Scientists discover “supersaline” lakes in the Arctic that stay liquid at –18 degrees

Published: April 25, 2018

Devon Ice Cap [Credit: Anja Rutishauser]

If you’re like most people, you probably think that water always freezes at zero degrees. After all, it’s one of the first scientific facts most of us learn. But it turns out the facts are often more complicated than we realize, and that the workings of the natural world are infinitely complex, as a recent discovery in the Arctic illustrates.

Scientists unexpectedly found two supersaline lakes in Nunavut, buried beneath glacial ice of the Devon Ice Cap. The lakes, which were 1,800 and 2,500 feet below the surface, and which have likely been there for thousands of years, possess many fascinating properties. For starters, they are liquid, despite existing in temperatures that dip as low –18°C.

Radar imaging of subglacial lakes beneath Devon Ice Cap
The lakes were discovered using radar imaging [Credit: Science Advances Magazine/Anja Rutishauser]
It turns out the lakes’ extremely high salt content (they’re up to four times as salty as sea water) allows them to remain in a liquid state at temperatures far lower than normal.

“At first, when I looked at the radar data that indicated that there is subglacial water, I was very surprised, and a bit puzzled,” Anja Rutishauser, a PhD student at the University of Alberta, told Gizmodo. “Because of the temperatures below the freezing point at the glacier bed, I did not expect to find liquid water. But once we put all the pieces together with the likely salty rocks underlaying the ice, and the hypersaline nature of the water, I was super excited, because I knew that these lakes are very unique!”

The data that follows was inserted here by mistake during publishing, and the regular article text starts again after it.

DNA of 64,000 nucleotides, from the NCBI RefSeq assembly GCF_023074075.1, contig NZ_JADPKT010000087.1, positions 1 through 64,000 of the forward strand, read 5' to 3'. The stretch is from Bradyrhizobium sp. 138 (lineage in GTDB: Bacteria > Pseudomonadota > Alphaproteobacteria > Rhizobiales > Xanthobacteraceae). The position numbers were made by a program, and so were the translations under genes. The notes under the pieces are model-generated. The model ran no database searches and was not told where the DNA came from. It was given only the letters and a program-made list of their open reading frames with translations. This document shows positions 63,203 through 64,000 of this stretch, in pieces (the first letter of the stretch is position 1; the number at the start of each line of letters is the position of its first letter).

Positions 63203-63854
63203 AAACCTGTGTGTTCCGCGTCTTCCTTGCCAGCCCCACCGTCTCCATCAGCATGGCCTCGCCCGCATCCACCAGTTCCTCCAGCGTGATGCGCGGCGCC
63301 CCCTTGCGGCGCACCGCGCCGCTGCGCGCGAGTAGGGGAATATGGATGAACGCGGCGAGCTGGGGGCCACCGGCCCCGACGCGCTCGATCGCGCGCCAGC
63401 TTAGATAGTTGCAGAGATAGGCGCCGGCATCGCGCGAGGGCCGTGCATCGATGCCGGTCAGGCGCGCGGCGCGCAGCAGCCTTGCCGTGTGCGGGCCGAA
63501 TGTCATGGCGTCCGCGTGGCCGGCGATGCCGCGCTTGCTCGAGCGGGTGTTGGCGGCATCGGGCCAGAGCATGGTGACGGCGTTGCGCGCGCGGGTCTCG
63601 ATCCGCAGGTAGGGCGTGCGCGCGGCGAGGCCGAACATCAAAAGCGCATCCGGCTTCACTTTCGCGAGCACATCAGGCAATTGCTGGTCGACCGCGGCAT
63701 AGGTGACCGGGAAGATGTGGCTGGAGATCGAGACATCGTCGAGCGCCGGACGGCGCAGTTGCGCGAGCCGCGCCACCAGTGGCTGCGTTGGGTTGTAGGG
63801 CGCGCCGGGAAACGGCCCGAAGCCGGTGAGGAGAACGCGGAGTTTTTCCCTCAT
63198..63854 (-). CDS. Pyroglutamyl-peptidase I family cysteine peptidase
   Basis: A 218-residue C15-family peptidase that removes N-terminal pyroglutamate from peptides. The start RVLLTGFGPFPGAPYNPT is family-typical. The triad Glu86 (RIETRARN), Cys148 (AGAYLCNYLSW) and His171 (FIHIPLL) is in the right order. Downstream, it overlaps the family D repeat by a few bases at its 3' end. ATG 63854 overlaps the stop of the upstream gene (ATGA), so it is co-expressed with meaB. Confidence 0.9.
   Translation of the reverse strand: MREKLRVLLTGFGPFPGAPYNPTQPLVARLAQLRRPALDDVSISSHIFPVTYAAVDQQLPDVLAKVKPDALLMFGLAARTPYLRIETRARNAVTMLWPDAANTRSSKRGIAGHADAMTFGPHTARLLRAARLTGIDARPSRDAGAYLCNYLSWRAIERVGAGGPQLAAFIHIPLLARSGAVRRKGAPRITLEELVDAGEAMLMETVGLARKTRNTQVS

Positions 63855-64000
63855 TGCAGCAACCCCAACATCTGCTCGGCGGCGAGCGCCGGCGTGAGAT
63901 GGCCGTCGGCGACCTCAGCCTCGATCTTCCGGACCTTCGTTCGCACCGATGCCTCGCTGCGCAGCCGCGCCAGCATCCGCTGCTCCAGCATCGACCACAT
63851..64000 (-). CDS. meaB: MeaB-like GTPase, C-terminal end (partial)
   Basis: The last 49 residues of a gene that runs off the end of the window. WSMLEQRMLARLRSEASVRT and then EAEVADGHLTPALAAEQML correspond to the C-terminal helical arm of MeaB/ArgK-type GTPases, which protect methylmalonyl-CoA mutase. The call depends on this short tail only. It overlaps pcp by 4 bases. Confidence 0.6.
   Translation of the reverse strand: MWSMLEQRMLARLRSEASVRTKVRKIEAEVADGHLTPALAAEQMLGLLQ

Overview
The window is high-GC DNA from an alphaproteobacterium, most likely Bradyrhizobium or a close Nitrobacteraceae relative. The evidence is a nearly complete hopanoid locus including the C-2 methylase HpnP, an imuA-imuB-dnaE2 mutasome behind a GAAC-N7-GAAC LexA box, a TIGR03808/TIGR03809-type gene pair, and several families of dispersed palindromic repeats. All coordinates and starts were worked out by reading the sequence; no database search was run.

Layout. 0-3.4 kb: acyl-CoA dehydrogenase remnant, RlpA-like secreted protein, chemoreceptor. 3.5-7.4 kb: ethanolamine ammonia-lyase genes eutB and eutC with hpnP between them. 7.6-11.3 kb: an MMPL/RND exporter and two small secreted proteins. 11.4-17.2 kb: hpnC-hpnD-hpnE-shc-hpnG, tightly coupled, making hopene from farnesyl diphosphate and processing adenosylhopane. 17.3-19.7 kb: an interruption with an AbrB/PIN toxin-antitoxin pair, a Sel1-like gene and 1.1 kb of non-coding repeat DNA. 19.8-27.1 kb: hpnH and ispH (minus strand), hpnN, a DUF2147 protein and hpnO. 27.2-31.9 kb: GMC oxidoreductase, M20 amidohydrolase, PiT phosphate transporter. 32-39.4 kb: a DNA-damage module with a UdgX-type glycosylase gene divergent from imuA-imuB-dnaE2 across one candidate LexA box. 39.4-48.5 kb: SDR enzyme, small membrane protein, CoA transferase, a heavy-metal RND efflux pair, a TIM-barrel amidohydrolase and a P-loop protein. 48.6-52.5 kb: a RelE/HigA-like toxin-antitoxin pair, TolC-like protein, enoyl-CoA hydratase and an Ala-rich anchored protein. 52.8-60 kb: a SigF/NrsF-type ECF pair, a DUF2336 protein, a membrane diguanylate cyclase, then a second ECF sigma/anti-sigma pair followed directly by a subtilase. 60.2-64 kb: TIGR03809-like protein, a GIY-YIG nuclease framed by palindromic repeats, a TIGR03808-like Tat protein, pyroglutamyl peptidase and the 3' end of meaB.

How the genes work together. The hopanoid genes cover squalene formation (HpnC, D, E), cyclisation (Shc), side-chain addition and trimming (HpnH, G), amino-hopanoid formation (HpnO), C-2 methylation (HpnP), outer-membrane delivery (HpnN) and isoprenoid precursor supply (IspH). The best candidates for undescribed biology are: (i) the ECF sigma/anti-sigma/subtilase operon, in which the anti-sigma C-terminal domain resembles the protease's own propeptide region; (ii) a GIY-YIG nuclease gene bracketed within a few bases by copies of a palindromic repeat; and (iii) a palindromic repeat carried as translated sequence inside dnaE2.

These are the first subglacial lakes to have been found in Canada, and Rutishauser hopes to eventually drill down to the water (which has so far only been viewed via radar) and measure its xact salinity.

The lakes don’t just tell us more about the planet we live on — they also might offer some insight into conditions on other planets. Or, more specifically, conditions on the moons of Jupiter and Saturn, which are believed to have similar subglacial bodies of water. If microbes are living in our own Arctic lakes, then it show us how life could also exist on these moons and other planets.

But for now, as Rutishauer told the CBC, scientists are still figuring out how these lakes on Earth formed, and whether there might be more of them.

“We discovered these lakes, we know they’re there, but we actually don’t know much about them.”

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